The fact that the Pentagon spends funds on unneeded and/or unused equipment is far from news. However, the Reuters investigation revealed that the waste is far beyond what was previously known.
Much of the wasteful spending is done by the Defense Logistics Agency (DLA), a fact which they apparently recognize.
“We have about $14 billion of inventory for lots of reasons, and probably half of that is excess to what we need,” said Navy Vice Admiral Mark Harnitchek, the director of the DLA, to aviation industry executives in August.
As of September 30, 2012, the DLA and military services had on order some $733 million worth of excess supplies. As defined by the Department of Defense, “excess inventory” includes anything that exceeds a three-year supply.
Some of the Pentagon’s purchases appear to make very little sense.
Despite having a 14-year supply of a part of the front suspension of military Humvees as of November 2008, the DLA purchased more. An April 2013 Pentagon inspector general report noted that the Pentagon bought 7,437 more from 2010 through 2012 at prices higher than the massive number already in storage.
The military is now in the process destroying huge stockpiles of supplies that have become useless, like 480 pounds of C4 explosives, and thousands of other munitions.
Stephen Abney, the spokesman for the Joint Munitions Command, said that over one-third of the weapons and munitions held at command depots are obsolete.
“Keeping all those useless bullets, explosives, missiles, rifles, rocket launchers and other munitions costs tens of millions of dollars a year,” Reuters reports.
Yet it is cheaper in the short term for the military to store the equipment than to destroy it, according to Keith Byers, ammunition manager at Letterkenny Joint Munitions Command store.
Still, the military is forced to destroy some equipment, and Letterkenny recently received funding to destroy 15,000 recoilless rifles that were last used in World War II.
One of the larger problems, however, is the lack of transparency and accountability when it comes to Pentagon spending.
Reuters reports that their investigation found that the Pentagon appears to be unable to keep track of their huge collection of equipment.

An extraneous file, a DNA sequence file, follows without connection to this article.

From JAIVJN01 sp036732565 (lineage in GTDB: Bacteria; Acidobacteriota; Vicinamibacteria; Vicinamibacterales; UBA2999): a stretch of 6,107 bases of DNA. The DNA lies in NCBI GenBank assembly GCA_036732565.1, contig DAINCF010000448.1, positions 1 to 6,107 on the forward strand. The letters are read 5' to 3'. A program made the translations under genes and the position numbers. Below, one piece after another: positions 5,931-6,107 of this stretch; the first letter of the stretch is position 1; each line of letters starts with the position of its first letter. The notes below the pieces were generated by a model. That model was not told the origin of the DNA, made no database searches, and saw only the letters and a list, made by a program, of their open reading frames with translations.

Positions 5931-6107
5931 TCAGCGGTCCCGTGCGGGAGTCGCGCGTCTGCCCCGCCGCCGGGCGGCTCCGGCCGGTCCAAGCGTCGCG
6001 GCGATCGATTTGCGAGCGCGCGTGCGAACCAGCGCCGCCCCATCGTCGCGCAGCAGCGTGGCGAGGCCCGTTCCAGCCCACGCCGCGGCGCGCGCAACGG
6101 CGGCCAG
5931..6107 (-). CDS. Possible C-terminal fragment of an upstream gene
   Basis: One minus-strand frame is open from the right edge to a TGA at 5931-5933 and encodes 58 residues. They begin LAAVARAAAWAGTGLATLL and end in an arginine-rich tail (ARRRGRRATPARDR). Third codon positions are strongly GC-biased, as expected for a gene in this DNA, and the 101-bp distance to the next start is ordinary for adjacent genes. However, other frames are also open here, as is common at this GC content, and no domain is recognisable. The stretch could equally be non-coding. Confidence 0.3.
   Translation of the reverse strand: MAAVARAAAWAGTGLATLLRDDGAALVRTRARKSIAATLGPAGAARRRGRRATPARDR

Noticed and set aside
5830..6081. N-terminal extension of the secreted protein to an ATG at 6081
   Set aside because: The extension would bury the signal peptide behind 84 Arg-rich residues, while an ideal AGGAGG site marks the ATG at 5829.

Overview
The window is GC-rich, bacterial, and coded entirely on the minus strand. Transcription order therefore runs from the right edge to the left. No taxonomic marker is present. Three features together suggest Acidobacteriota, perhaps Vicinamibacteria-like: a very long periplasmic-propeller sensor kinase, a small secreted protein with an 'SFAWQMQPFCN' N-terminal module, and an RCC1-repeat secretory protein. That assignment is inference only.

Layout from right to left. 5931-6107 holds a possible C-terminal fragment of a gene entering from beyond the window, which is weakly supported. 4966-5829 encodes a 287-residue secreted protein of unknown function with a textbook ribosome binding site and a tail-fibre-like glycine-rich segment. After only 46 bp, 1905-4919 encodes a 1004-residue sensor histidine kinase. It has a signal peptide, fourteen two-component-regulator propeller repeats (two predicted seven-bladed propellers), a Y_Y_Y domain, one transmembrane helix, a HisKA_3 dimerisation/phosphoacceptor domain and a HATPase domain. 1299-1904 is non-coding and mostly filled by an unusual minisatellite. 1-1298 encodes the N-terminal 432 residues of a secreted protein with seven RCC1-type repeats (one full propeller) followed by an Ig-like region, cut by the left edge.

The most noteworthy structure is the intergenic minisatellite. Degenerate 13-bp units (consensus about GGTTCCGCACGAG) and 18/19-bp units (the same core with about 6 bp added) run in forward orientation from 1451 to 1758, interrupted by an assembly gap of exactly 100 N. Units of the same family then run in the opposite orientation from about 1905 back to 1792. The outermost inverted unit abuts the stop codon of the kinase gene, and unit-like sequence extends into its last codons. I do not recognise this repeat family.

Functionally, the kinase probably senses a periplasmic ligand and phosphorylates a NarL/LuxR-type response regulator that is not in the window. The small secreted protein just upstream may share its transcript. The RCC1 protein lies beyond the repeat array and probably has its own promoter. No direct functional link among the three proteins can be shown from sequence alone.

Indeed, they report that the Pentagon now has a backlog of over $500 billion in unaudited contracts and the department “repeatedly falls prey to fraud and theft that can go undiscovered for years.”
In a September 2012 report, the Pentagon inspector general found that the Army alone lost track of $5.8 billion of supplies between 2003 and 2011, something which left some units with equipment shortages.
The Pentagon does not comply with the law requiring annual audits of all government departments, leaving $8.5 trillion in funding allocated by Congress since 1996 unaccounted for.
Legislation passed in 2009 requires the Defense Department to be ready for an audit by 2017, but Reuters believes this deadline will not be met. They point out that the Pentagon uses thousands of different, outdate and mostly incompatible accounting systems.
An advisory group of business leaders appointed by the secretary of defense reported in January 2012 that the Pentagon was using some 5,000 different accounting and business systems, though no one knows for sure how many systems are in use.
The Reuters report troublingly notes that some defense agencies would put false numbers into reports in order to make their books comport with those of the Treasury. Indeed, the Reuters investigation found that “fudging the accounts with false entries is standard operating procedure” in many defense agencies.
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